Ayyankali: Who crushed the pride of Brahmins and Nairs with her bullock cart
Remembering Ayyankali, the first Dalit rebel of Kerala, Malayalam poet P.G. Binoy writes-
You lit the first lamp of knowledge
ride on a bullock cart
passing on restricted roads
by the power of your body
turned the wheel of time
By Dalit Dastak News
The modern age is also the age of Dalit rebellion against Brahminism. In this era, wave after wave of Dalit rebellions kept rising in different corners of the country and even today its process is going on in some form or the other, because the dream of social equality with which these rebellions started has not yet been fully realized. Not achieved. This rebellion has been more widespread and effective in South India and North-West India.
In Tamil Nadu it was led by Ayothi Thass (20 May 1845–1914), while in Maharashtra it was led by Dr. Ambedkar (14 April 1891–6 December 1956), who later became the leader of Dalit insurgency across the country. Ayyankali (28 August 1863 – 18 June 1941) led the rebellion in Kerala and created turmoil there. He brought a radical change in the social relations there to a great extent and trampled the pride of caste superiority of the upper castes with his bullock cart. August 28 is the birth anniversary of this great revolutionary.
Srinarayana Guru (August 20, 1856 – September 20, 1928) was the first person to lay the foundation of modernity in Kerala, but the Dalit rebel Ayyankali has a decisive role among those who built the huge edifice on this foundation. Who extended the modern consciousness of equality and justice to the lowest level in Kerala. It may be difficult for many to imagine that a person who could neither write nor read could lead a movement for the right to read, perhaps unparalleled in the world, by someone who could somehow sign. Learned, he should stand in the front row among the builders of modern Kerala. In this case, comparisons with Ayyankali recall Kabir and Raidas, who despite being deprived of formal education, led the Indian medieval Bahujan renaissance.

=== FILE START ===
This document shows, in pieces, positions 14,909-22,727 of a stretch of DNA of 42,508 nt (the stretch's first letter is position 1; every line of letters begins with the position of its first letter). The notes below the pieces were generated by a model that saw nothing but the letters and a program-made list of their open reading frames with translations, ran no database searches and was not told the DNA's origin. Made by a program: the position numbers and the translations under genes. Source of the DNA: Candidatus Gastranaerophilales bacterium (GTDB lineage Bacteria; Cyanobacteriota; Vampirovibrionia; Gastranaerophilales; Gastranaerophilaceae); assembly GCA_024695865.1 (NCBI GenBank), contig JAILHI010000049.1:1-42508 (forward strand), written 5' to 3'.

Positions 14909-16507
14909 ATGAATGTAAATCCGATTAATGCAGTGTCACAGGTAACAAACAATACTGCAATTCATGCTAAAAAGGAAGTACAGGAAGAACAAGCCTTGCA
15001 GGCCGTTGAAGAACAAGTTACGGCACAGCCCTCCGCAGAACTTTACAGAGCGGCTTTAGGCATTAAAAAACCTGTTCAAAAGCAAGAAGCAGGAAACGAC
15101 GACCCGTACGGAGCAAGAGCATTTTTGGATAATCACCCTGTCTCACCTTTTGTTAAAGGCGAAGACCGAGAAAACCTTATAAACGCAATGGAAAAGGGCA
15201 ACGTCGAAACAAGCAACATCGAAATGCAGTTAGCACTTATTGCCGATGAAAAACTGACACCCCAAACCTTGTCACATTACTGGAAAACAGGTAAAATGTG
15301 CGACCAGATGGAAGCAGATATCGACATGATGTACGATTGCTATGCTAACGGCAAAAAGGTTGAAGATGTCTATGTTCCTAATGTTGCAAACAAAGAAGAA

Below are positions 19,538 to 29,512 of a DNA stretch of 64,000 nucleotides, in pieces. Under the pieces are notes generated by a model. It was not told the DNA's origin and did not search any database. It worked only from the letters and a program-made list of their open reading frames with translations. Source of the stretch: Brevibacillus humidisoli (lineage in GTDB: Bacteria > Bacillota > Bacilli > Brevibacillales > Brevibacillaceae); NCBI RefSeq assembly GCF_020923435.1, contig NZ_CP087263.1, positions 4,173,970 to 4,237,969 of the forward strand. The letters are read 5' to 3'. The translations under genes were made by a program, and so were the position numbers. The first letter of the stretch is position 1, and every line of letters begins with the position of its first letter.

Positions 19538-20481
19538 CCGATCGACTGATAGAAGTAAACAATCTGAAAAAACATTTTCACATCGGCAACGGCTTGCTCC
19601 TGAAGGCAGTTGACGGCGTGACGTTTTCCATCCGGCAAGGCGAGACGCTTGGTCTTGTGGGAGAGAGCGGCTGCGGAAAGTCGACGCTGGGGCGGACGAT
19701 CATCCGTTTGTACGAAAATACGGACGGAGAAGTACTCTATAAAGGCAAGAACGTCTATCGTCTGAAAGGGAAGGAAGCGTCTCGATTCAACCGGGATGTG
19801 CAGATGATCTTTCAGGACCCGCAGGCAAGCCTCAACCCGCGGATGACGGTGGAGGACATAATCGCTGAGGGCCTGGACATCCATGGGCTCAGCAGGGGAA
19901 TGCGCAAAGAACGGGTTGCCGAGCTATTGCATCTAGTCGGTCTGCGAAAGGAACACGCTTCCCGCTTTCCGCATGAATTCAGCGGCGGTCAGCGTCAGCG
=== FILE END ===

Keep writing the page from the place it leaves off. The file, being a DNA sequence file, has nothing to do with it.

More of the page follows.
Namboodiri Brahmins and Nairs had imposed such restrictions on the Dalits in Kerala, which is difficult for any civilized society and human being to imagine. Dalits could not walk on the main roads, they could not enter the markets, the doors of the schools were closed to them, they were not allowed to enter the temples, they were not allowed to set foot inside the court, their cases were heard outside the court. Used to go Women and men could not wear clothes above the waist and below the knee. If women tried to cover their breasts, they had to pay tax.
His shadow could defile the Namboodiri Brahmins from a distance of several feet. Seeing this situation, Swami Vivekananda called it caste madness. The first attempt to break this situation was made by Srinarayan Guru in Kerala, but his efforts benefited more from the middle castes above the Dalits, especially the Ejava caste. Yes, he definitely gave birth and expanded that consciousness, due to which a rebellious personality like Ayyankali was born among the Dalits.